We Ain't Through With You Yet, or, Sunday the Rabbi Wore A Helmet


Newsweek web-exclusive columnist Marc Gellman, last seen in these parts not judging atheists but rather feeling sorry for them, now hunts for smaller game: libertarians who "scream" about helmet laws and such:

What can we learn from the general issue of a person's right to have really dangerous fun? The first philosophical/ethical issue is paternalism. Obviously there are clear ethical limits to what we can decide to do that put other people in danger. Base jumping off the Empire State Building is both illegal and immoral because of the danger posed to innocent bystanders. However, what is the moral calculus of an act that only imperils us personally? "Why," the libertarians scream, "is it the state's business if I want to ride without a helmet? It's my life, it's my head, and it's what's left of my brains. Leave me alone! For the state to pass laws limiting what I can do with or to my own body is paternalism. It is a kind of 'Father knows best' attitude that is both condescending and morally indefensible."

What is the proper response to this initially compelling libertarian argument? One could argue that there is no such thing as a purely self-regarding act. Our life and death affects many people, and in Ben's case, a really good football team, so the idea that he was alone on that bike is a myth.

Religious people, like me, would argue that God owns your body and you are just sort of renting it for the duration of your life and you are thus no more entitled to risk your life than you are entitled to pound nail holes into the walls of a rented apartment.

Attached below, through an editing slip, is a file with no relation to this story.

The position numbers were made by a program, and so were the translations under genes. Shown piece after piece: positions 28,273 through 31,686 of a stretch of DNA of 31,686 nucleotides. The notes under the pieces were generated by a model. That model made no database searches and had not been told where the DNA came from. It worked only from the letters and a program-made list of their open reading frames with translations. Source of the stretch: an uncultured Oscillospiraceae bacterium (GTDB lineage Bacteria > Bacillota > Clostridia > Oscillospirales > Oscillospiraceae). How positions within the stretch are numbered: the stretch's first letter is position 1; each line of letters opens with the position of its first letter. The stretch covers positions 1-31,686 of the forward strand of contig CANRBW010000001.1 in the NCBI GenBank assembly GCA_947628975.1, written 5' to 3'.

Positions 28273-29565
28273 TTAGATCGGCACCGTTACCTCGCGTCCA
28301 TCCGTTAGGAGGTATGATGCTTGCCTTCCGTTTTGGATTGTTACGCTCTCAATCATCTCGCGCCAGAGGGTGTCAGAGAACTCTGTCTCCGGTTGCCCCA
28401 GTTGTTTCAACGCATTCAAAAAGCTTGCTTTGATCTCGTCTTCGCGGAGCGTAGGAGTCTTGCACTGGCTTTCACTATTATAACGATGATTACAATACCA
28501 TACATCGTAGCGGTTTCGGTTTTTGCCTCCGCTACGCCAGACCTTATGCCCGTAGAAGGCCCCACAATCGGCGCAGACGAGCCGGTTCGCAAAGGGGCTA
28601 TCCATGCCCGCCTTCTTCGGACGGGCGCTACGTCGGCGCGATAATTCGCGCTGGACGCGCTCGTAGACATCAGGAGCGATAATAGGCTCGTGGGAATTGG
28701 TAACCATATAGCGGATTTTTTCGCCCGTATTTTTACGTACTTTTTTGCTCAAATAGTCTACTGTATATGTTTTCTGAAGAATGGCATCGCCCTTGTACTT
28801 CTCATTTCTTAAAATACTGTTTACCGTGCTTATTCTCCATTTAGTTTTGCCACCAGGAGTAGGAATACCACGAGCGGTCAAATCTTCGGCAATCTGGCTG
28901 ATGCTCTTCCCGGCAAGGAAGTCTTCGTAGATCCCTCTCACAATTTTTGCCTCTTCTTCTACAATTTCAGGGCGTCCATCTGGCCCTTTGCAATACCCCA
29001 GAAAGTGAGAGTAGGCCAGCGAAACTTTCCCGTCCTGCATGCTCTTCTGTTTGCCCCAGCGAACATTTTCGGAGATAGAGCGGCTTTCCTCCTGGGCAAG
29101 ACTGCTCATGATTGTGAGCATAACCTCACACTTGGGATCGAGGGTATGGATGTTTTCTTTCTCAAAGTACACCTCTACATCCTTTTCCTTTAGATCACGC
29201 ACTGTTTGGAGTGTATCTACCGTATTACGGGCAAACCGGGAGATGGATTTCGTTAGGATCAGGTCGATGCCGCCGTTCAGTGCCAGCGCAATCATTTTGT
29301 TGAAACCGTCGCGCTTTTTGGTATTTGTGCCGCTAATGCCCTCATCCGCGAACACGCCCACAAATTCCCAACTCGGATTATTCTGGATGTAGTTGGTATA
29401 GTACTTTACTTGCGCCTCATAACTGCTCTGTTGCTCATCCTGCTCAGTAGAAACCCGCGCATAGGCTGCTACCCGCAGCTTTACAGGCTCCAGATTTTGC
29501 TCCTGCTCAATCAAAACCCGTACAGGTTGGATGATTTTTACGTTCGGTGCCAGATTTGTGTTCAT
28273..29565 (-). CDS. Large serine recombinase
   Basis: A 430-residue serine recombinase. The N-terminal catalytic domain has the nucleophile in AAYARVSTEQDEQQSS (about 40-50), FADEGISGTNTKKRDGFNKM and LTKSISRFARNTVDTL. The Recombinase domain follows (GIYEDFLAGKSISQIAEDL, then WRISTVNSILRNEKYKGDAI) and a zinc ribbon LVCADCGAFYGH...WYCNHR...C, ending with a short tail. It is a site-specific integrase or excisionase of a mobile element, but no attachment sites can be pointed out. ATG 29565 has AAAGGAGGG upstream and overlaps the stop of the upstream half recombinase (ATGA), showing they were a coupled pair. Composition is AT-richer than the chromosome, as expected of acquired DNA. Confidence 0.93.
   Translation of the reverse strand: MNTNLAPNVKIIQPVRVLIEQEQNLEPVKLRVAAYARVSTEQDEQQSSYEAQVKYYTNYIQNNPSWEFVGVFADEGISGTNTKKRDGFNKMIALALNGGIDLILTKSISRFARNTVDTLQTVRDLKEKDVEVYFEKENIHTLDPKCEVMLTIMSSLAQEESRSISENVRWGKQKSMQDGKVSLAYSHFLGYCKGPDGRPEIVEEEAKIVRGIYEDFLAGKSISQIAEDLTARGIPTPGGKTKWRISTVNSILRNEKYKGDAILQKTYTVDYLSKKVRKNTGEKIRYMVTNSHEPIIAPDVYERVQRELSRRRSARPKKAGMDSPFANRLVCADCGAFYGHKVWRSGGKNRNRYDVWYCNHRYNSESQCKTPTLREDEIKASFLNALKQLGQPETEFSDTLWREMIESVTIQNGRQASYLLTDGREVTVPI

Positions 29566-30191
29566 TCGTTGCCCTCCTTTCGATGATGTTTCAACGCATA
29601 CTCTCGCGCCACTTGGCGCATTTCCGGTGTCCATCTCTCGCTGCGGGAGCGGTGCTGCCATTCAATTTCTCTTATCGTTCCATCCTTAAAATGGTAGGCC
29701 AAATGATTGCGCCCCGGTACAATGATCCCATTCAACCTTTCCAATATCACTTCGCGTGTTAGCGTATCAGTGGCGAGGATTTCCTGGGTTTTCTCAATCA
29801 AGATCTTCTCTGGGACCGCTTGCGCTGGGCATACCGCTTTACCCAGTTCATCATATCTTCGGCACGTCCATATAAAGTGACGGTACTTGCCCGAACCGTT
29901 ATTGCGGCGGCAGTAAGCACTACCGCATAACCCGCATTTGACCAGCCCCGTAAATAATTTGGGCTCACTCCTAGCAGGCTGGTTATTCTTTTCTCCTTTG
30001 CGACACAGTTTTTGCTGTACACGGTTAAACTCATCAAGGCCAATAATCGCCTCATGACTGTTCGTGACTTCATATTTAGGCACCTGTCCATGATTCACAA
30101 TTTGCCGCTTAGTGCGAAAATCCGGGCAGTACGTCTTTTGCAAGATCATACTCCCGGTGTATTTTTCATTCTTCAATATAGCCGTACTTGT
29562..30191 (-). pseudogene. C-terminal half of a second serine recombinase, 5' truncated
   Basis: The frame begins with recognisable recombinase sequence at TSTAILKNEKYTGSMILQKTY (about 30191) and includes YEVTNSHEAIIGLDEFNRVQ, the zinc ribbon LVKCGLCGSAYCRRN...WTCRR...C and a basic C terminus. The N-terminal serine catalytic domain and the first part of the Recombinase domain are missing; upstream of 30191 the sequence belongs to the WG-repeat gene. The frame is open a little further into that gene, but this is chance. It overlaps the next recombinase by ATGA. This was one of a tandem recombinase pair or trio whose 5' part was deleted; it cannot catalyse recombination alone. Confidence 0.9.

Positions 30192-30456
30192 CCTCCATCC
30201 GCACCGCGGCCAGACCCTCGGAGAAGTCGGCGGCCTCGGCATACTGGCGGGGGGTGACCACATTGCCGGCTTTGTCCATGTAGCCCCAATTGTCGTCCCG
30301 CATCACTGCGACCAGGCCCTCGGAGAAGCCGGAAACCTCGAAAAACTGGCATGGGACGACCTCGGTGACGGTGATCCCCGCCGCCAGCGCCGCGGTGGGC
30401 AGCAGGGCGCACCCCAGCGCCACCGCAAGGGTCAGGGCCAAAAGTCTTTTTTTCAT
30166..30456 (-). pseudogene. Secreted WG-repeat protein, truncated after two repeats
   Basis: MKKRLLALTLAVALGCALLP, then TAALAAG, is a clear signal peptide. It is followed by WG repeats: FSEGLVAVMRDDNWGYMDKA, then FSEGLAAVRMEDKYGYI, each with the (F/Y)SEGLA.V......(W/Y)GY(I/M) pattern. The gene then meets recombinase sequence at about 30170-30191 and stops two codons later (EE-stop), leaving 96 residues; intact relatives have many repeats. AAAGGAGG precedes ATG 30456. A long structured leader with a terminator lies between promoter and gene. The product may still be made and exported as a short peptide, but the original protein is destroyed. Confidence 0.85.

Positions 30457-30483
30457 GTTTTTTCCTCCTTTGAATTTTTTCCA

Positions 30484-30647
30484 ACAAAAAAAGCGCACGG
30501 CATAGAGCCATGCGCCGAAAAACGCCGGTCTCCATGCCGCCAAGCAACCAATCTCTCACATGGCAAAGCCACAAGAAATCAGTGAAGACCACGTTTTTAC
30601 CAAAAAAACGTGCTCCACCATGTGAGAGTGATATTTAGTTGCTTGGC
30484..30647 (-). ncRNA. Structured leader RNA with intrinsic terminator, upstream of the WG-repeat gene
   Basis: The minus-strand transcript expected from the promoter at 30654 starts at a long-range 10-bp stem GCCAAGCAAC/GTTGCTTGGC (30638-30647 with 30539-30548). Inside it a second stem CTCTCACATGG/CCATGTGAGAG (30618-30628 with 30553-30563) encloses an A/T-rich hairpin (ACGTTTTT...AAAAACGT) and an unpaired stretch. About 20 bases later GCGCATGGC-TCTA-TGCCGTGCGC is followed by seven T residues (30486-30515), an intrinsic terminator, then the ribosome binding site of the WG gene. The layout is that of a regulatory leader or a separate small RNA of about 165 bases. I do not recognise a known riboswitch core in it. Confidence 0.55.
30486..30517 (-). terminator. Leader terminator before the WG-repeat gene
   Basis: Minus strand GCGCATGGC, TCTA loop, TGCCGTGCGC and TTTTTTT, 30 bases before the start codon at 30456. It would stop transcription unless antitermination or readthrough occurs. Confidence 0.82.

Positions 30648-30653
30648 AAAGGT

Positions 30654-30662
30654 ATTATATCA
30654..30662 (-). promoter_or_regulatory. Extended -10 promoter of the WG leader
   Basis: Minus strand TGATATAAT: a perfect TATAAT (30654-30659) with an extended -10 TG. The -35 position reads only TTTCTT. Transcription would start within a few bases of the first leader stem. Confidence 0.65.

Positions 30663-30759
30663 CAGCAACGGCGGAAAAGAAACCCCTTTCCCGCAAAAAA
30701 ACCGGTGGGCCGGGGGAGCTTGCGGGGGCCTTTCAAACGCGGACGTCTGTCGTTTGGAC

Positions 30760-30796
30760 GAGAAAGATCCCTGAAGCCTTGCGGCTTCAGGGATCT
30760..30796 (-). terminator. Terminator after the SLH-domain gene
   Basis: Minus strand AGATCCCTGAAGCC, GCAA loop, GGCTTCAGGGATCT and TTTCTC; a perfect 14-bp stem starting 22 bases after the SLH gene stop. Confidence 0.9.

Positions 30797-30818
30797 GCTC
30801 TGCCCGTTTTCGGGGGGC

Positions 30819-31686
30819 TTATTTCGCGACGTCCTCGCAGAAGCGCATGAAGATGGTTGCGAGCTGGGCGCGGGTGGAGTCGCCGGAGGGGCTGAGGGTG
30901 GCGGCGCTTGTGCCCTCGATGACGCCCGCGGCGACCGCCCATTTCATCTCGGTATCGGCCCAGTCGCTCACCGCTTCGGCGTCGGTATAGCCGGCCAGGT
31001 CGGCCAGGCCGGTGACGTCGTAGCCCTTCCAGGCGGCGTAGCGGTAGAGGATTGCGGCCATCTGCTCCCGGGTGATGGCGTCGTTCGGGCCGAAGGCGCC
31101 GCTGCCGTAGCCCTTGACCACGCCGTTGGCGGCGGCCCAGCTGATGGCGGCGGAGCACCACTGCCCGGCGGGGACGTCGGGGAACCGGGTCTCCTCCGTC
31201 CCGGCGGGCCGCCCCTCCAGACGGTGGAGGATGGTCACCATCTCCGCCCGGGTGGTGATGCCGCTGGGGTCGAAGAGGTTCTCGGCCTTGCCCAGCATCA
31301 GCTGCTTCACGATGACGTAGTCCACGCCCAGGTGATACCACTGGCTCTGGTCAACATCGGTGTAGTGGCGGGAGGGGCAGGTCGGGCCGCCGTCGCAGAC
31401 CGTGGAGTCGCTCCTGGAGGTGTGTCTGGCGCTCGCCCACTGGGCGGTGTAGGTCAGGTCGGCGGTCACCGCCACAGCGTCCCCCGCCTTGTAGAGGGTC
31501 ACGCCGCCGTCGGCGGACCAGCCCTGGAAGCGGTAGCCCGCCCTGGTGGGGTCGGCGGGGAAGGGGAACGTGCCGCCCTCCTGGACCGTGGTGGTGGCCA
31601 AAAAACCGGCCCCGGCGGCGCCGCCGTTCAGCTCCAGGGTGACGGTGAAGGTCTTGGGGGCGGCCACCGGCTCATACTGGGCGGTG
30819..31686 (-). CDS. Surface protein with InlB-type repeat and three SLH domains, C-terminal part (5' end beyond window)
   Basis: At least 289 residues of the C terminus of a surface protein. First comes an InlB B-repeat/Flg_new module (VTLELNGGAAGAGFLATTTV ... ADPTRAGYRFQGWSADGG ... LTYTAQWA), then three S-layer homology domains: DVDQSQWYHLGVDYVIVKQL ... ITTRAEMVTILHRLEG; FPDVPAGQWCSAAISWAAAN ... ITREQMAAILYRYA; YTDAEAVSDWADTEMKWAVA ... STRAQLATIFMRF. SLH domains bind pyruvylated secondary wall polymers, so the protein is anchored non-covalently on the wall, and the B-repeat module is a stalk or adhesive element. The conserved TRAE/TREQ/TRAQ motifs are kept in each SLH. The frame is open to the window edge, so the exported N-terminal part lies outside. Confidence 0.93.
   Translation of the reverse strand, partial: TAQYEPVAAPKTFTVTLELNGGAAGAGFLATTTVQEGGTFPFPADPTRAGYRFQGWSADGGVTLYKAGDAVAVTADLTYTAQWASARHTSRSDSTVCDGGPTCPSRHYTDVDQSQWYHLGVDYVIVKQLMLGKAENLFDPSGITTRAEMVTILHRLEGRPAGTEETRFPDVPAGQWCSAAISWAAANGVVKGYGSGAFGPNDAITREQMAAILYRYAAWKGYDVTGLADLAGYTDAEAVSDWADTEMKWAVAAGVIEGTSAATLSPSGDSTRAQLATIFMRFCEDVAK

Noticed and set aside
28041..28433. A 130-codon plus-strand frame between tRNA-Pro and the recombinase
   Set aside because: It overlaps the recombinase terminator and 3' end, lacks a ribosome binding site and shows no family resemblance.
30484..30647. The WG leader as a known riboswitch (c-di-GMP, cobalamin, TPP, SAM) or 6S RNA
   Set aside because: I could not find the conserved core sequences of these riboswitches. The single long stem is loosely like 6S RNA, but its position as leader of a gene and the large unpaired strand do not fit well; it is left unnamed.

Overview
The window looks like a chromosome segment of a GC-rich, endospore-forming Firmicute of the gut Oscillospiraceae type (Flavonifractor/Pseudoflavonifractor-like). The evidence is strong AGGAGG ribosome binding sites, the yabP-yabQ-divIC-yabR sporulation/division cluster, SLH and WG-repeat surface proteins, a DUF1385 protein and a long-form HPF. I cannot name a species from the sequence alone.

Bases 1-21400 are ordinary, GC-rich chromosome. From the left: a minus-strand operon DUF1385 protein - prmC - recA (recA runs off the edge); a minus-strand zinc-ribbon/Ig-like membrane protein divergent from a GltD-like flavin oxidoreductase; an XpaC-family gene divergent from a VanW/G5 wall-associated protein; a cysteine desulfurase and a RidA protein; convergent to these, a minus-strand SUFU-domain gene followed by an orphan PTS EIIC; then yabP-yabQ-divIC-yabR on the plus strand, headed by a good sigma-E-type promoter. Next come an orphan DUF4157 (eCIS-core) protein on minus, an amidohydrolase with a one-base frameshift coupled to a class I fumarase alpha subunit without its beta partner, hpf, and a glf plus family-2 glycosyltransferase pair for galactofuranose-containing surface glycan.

Whole article.

On the question of God's lease on our bodies, as on so many questions, God chooses to remain silent. As for the human question—the connectedness of our lives and the debts and responsibilities we incur—I'm inclined to agree with the Rabbi. However, I note that the same argument, applied to the question of assisted suicide, would yield different results. A hopeless invalid may well find that ending his or her life will reduce financial and emotional burdens on family and friends and leave them in a better situation than they would be if faced with a lingering death, and the many hardships, guilts, and resentments lingering death would entail. (I do not know what position if any Rabbi Gellman takes on assisted suicide, and am not attempting to impute any position to him.)

Link courtesy of the Artist Formerly Known As Gary Gunnels, now presumably known as Philanthropus Lycanthropus.

Jacob Sullum screams about helmet laws.